These are some of Steve's favorites:
In Adams' moving story of hunters & the hunted, Rowf & Snitter, inmates at an animal research center, escape into the wild Lake District of England. Starving in the bleak & stony Lakeland hills & moors, hobbled by injuries inflicted at the lab & hounded by a multitude of enemies, they still revere men & hope to find a benevolent human master (excepting the 'whitecoats'). Saved for the moment by the 'tod' (fox), a nameless, wild wanderer living by his wits & instincts, they must decide between Man & Nature. The tod is no altruist; he will teach them to live by stealth, theft & cunning in return for Rowf's strength & Snitter's addled brains to help him hunt. Though the story examines the plight of animals at our mercy, it is not a diatribe; though it compares the responsibilities and dangers of freedom with the comfort and safety of servitude, it is not a lecture. Grander in scope than 'Watership Down', filled with interesting characters and flavored with the Northumberland dialect that some of them speak, Adams' best novel is topped off with sketches of the Lakeland & an unusual & unique ending that is both amusing & poignant.
A sophisticated & unusual thriller (no ax murderers or gunplay) by the author of “Chocolat", set in a traditional English public (meaning 'private’) school, it is a cat-and-mouse (more like a chess game) between a long-time teacher Roy Straitley (Roi = king) & an unknown adversary (maybe a former student or teacher with a grudge seeking revenge. I like to arrive at the solution before the end but this one completely stumped me.
This is the first of a whimsical detective series set in a little-known place and time -- Laos in the 1970s after the Communist takeover. Dr. Siri Paiboun was a guerilla doctor with the rebels in the jungle. After victory, now in his 70s, he expects a quiet retirement but the new leaders make him the national -- and only -- coroner. Sidestepping the hindrance of the bumbling new Communist bureaucracy with the help of a few friends and assistants -- as quirky and interesting as he is -- he takes on the strange cases beyond the powers of the local cops. Cotterill’s quiet, wry humor enhances this entertaining series of eight books.
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This is the 23rd Detective Inspector Banks book, which started with Gallow's View in 1987. Set in Robinson's birthplace, the Yorkshire Dales, they are stand-alone novels, but it's more fun to read them in order and watch Banks go through the ups and downs in his life as he solves each case. A man of integrity, Banks often bends the rules but avoids breaking them. Some of his superiors dislike him, but he gets results so he is tolerated. A very entertaining series that I read in one (actually 23) gulps.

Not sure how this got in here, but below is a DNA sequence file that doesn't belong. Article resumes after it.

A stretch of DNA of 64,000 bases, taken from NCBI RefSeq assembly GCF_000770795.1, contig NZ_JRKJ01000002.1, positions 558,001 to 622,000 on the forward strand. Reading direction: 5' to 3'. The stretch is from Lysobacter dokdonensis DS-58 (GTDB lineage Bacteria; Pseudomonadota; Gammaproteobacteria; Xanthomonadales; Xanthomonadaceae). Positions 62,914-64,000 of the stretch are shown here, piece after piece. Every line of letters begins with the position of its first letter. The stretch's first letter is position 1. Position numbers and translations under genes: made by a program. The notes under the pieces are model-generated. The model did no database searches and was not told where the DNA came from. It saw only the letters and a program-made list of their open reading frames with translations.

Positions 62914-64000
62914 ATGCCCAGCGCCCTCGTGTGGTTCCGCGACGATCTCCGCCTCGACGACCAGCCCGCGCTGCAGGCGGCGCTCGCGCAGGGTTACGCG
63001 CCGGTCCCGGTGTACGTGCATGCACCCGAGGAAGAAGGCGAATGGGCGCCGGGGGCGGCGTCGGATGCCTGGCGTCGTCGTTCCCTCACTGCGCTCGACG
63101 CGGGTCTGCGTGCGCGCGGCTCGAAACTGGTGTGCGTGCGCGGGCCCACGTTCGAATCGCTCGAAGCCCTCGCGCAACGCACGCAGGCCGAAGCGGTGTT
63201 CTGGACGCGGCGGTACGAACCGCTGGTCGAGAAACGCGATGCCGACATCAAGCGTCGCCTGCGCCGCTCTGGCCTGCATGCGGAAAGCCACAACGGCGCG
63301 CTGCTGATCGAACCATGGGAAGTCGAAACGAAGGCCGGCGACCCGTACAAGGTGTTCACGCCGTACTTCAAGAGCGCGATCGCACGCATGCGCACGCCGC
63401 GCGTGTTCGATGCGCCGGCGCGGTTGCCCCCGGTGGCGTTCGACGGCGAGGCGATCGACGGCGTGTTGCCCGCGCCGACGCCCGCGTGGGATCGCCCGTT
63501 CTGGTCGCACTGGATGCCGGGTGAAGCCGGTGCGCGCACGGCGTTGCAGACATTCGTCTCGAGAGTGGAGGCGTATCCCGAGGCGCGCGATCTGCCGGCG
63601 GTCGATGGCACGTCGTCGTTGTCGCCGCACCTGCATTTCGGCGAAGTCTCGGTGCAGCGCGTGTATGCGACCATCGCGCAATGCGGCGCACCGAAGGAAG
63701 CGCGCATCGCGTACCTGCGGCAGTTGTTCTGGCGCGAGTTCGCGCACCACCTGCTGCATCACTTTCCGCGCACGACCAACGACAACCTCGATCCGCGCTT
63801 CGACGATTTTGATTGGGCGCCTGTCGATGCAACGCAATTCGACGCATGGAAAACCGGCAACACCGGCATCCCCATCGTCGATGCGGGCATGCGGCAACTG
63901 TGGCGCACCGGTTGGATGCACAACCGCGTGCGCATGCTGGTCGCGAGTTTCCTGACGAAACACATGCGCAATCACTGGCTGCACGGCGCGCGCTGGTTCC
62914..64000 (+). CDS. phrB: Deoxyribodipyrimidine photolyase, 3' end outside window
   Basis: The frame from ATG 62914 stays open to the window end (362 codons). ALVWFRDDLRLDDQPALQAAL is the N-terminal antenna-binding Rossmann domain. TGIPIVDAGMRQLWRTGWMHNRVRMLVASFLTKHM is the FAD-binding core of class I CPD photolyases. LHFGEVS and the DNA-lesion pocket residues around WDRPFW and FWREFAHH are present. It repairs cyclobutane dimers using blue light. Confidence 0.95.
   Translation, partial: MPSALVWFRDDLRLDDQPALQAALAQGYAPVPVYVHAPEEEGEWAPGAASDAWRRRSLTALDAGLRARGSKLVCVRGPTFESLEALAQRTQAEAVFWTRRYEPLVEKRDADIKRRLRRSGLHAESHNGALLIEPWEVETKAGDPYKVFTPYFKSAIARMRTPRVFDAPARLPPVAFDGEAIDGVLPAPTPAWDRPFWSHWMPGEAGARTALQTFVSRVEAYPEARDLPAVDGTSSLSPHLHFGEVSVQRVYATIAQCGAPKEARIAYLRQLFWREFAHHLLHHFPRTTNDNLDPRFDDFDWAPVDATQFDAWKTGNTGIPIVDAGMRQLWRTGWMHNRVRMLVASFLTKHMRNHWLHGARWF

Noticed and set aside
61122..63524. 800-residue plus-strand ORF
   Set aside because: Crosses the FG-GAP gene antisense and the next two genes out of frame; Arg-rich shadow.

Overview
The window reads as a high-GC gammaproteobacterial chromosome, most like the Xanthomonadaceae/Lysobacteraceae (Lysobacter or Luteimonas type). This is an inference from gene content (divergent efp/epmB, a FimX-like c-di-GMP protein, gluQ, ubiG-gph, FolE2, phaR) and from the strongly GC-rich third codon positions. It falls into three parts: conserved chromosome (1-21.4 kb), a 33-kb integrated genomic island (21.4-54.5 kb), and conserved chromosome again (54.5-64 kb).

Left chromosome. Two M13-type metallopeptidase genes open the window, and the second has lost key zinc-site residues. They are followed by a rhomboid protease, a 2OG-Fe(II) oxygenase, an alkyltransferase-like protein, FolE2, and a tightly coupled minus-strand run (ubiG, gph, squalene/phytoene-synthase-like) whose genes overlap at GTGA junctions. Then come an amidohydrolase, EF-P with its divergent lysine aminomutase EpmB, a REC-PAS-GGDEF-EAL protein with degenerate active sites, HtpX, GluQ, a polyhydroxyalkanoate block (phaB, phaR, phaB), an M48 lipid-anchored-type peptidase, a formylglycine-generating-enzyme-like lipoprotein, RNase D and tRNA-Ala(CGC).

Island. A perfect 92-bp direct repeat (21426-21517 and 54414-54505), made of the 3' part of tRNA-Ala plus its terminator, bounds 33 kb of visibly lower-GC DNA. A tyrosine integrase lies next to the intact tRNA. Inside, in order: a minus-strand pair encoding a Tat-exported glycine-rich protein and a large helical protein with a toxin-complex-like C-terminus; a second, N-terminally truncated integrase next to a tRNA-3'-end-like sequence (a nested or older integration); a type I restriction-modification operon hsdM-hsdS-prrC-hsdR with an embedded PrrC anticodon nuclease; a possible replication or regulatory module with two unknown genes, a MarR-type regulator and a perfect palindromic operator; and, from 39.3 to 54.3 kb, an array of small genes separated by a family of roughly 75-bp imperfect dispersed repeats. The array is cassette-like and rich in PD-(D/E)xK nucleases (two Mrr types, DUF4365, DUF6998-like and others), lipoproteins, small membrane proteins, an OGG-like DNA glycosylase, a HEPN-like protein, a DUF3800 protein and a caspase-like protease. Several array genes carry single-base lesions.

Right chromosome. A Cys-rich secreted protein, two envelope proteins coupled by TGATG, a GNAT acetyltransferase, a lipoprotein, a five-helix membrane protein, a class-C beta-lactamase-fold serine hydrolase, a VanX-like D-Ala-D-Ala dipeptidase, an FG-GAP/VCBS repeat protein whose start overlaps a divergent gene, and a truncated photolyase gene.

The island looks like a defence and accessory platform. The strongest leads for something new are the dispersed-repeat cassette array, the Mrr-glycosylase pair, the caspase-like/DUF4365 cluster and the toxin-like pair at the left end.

This quirky, funny book features an unusual narrator - a gopher snake. Captured and imprisoned by a boy, Crusher the snake is determined to escape. She (the boy thinks she’s a male) also plans to take her friend Breakfast (a mouse the boy put into her cage for her to eat) with her when she breaks out. A very amusing snake’s-eye-view of humanity.
Banks is known for his sophisticated, witty and slightly cynical space opera for the thinking reader. Many of his books feature the galactic human civilization simply called The Culture. Rich, powerful and complacent, The Culture values personal freedom. Yet, with the best of intentions it cannot help meddling in the affairs of lesser civilizations, both alien and human, through its overt organization Contact and its shadowy counterpart Special Circumstances. (Parallels to U.S. foreign policy are probably intended).
Enhancing the ethical and political undertones in Banks’ books are his lucid prose, complex plotting and fully realized characters, human, alien and machines ranging from tiny intelligent drones to miles-long, eccentric, sentient starships who pick cliches like Unacceptable Behaviour, Attitude Adjuster or Killing Time as their name. Some of the reasons to read Banks are listed above, but the best one is that it’s just sheer fun. These titles are the first of a new edition of Banks’ out-of-print books.
The Battle of Britain was the greatest and most decisive air battle and one of the turning points of history. Korda’s sparkling narrative avoids getting bogged down in masses of lists and statistics and reads more like a novel. He deftly brings together the critical pieces of the story, from the development of radar and the question of whether the new fighters like the Spitfire and Messerschmitt Bf-109 would be more crucial than bombers in war, to the debates and arguments between the politicians and generals about how and where to use the resources each side had. Above all, this is the story of Air Chief Marshall Sir Hugh Dowding, eccentric, difficult, obstinate and definitely not charming. With rare foresight, courage and determination, he pushed for the production of the fighters, and the radar stations and control centers that comprised Fighter Command that orchestrated the battle and implemented his strategy. Standing up to his superiors, including Churchill, he sacrificed his career and saved his country.
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Edward Pellew was simply the best frigate captain of the age of fighting sail. Forrester’s Horatio Hornblower and O’Brian’s Jack Aubrey were inspired by this man of a poor family who worked his way up from the bottom to fleet command in the British Navy. Rising from obscurity to fame, high rank and a peerage by means of the victories and feats he accomplished with his famous ship Indefatigable, he had powerful friends and popular public acclaim, but he also made powerful enemies who impacted his career. His humanity, care for subordinates and love for his family make him stand out even among the other naval heroes of his time.